Dublin, Texas: Irish Capitol of Texas

Book Signing News: Tonight, I’ll be at this author event:

@Your Library – An Evening with Authors, Writers, Illustrators and Books

March 11, 2008 6-7:30 PM Marshall High School Library

Anticipated authors attending: Annie McCrady, John McCloskey, Gary Pinkerton, Tom Townsend, Jeanne Miller, Cynthia Peterson, Phil Simmons, George A. “Bob” Allen, Stephanie Matthews, Lila Guzman, Rickey Pittman, Clifton Cardin, William Sneed, Scott Arnauld, Becca Anderson, Galand Nuchols, Jerry L. Summers,Linda Moye,Jan Wesley, Larry Griffin, Grace Anne Schaefer ,Tom Geddie

Hosted by Marshall High School Library, 1900 Marverick Drive, Marshall, TX 75670 @ Tx Hwys 43 and 59. For more information contact Marsha Edney, Librarian at 903-927-8800 x 1198 or edneyml@marshallisd.com

Dublin, Texas: The Stephenville Empire-Tribune‘s article, “Irish Capitol of Texas’ preparing for huge St. Patrick’s Day Festival,” mentioned me. It says, “Live entertainment will begin at 11:30 a.m. as Rickey Pittman, guitarist and singer, performs classic Irish songs . . .” This ought to be a really cool festival. I will participate in the parade, perform twice, and intend on seeing some sights, including the historic Dr. Pepper Bottling Co. If you like to drink Dr. Pepper, go to this site to see a history of the drink: http://www.dublindrpepper.com/history.aspx

Another Writer’s Week

Book Signing News:

Saturday, I had my signing at the Barnes & Noble in Dallas, near the Overton Mall. It went well, and as usual met many people and had some good conversations. Generally, folks are surprised and pleased to learn the story of Jim Limber. From there, I drove to my parents’ house in Kemp, Oklahoma and spent the night there. Sunday, I returned home. I listened to some books on tape:  One was “Ice Palace” by Fitzgerald. I had never thought of Fitzgerald as a Southern writer, but after listening to this story, I may have to change my mind about that. The story is full of symbolism and reveals he truly understands the subtle nuances of Southern culture.  There is a great site devoted to “Ice Palace” here: http://www.sc.edu/fitzgerald/icepalace/index.html

The introduction of this site produced by the University of South Carolina says: “The Ice Palace” appeared in the 22 May 1920 issue of the Saturday Evening Post and was collected in Flappers and Philosophers. It was the first of a group of stories in which Fitzgerald examined the cultural as well as social differences between the North and South. “It is a grotesquely pictorial country as I found out long ago, and as Mr. Faulkner has since abundantly demonstrated,” he commented in 1940. Fitzgerald was particularly aware of the influence of the South on its women — a concern that was reinforced by his marriage to an Alabama belle.”  The site has the complete text of the story as well as some great visuals.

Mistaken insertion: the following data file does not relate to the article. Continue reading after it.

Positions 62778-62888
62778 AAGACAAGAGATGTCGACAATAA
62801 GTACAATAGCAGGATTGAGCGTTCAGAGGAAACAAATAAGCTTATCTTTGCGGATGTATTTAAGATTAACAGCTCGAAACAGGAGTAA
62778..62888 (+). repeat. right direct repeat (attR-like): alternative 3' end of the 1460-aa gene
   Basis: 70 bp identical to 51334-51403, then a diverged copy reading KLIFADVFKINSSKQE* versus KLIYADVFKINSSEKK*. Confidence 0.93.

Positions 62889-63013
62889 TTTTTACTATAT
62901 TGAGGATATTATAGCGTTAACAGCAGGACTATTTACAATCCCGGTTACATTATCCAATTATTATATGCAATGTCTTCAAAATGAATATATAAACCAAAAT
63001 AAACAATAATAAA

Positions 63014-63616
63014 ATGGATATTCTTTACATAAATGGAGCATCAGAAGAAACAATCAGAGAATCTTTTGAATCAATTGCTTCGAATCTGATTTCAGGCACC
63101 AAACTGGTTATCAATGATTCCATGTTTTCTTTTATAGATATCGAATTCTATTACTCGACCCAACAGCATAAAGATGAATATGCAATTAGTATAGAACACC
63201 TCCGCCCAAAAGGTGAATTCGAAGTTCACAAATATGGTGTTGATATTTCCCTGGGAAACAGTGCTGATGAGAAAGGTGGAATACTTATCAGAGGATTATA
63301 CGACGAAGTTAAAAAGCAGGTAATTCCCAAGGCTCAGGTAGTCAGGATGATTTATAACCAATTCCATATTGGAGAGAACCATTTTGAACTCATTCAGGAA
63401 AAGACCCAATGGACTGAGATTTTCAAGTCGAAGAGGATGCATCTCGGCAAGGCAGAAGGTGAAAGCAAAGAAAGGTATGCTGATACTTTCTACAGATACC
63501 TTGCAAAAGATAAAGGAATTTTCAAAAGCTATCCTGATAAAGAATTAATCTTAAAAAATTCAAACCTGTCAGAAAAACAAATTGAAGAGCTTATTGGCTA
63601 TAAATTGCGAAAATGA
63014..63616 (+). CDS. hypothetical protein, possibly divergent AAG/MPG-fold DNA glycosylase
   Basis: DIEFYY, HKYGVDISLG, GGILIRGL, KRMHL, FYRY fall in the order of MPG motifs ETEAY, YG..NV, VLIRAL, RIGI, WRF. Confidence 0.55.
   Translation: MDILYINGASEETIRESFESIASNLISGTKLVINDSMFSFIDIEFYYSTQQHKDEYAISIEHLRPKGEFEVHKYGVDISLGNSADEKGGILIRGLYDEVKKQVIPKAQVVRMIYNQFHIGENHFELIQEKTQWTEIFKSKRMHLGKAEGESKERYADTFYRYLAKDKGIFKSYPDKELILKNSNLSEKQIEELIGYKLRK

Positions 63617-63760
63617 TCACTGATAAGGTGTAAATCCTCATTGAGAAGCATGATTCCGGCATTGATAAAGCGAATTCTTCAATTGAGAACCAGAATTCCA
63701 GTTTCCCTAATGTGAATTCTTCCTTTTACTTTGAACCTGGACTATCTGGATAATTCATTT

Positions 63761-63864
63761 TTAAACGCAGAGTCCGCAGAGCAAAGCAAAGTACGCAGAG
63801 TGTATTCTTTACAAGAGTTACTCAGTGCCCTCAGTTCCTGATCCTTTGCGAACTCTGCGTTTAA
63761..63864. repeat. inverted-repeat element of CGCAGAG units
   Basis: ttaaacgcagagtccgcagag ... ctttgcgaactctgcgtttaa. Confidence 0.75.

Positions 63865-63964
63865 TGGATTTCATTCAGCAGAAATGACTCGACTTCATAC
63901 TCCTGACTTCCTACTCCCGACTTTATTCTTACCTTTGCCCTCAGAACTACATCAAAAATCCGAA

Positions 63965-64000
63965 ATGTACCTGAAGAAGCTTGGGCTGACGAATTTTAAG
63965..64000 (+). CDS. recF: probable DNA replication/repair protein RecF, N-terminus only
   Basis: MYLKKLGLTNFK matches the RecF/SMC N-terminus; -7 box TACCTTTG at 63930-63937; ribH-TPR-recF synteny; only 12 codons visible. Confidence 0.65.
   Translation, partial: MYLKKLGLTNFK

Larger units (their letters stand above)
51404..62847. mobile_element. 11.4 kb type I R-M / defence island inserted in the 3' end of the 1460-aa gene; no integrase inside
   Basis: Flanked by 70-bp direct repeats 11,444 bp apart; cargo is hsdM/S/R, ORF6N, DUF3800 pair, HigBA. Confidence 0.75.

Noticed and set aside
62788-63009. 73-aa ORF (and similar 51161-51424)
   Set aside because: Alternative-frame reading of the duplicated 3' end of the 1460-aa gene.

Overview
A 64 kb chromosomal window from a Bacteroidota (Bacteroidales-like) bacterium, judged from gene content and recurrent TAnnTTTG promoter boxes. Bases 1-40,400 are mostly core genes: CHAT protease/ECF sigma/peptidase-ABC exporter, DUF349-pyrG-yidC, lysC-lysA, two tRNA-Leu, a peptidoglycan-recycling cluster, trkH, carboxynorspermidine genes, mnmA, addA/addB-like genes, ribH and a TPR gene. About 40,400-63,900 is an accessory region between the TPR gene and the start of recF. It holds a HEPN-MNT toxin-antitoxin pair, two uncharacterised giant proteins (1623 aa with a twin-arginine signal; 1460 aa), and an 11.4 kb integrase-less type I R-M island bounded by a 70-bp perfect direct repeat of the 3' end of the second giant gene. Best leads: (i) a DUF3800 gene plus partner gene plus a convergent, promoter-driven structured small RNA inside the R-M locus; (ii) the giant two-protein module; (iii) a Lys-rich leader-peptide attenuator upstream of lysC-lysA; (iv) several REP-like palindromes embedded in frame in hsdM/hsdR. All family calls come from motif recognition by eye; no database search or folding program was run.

I also listened to “God Sees the Truth, but Waits” by Tolstoy. Another wonderful and touching story.  You can find that story here: http://www.online-literature.com/tolstoy/2061/

I also began listening to The Tin Roof Blowdown A Dave Robicheaux Novel: by James Lee Burke.  I’m only a few chapters into it, but I think it may be the finest fictional piece to be written about Hurricane Katrina. John Holt has a fine review of the novel here: http://calitreview.com/topics/crime-fiction/289/

Today will be spent working on college stuff, catching up on my unfinished and increasing book business, and I’m sitting with my sick grandson for a few hours today. As I miss him so much because I’m traveling every weekend, I’m actually looking forward to the grandfather duty.

This week’s book event schedule: I have a busy but great week ahead of me!

Tuesday: Marshall, Texas. An Evening with Authors. Marshall High School Library.

Thursday: Ranger High School, Ranger, Texas.

Friday: Dublin Intermediate School, Dublin, Texas. Hasting’s Bookstore, Stephenville, TX

Saturday: Performing at the Dublin, TX Saint Patrick’s Day Festival. I’ll also be marching with the Confederate SCV there and having a table to show my books.

Saturday Signing and Good Weather

Book Signing News:

I left Monroe yesterday afternoon in sleet, which quickly changed to a heavy snow, blanketing the ground and trees  with huge heavy flakes. By the time I had reached Shreveport, the snow changed to rain, the temperature rose, and by Tyler there was no sign anywhere of a snowstorm.  I liked this Barnes & Noble, the staff and the customers. This author event was virtually another sell-out. Here is a photo of me with Linda, the lovely CRM there:


Today, I’ll be at a Fort Worth Barnes & Noble, 4801 Overton Ridge Blvd. I’m scheduled to sign at 2:00 p.m. but will get there early and either do some work or begin signing early. From there, I’d like to  go see my parents in Kemp, Oklahoma, but I’ll have to see how the signing goes.

Excerpt from a Confederate Soldier’s letter during the Gettysburg Campaign: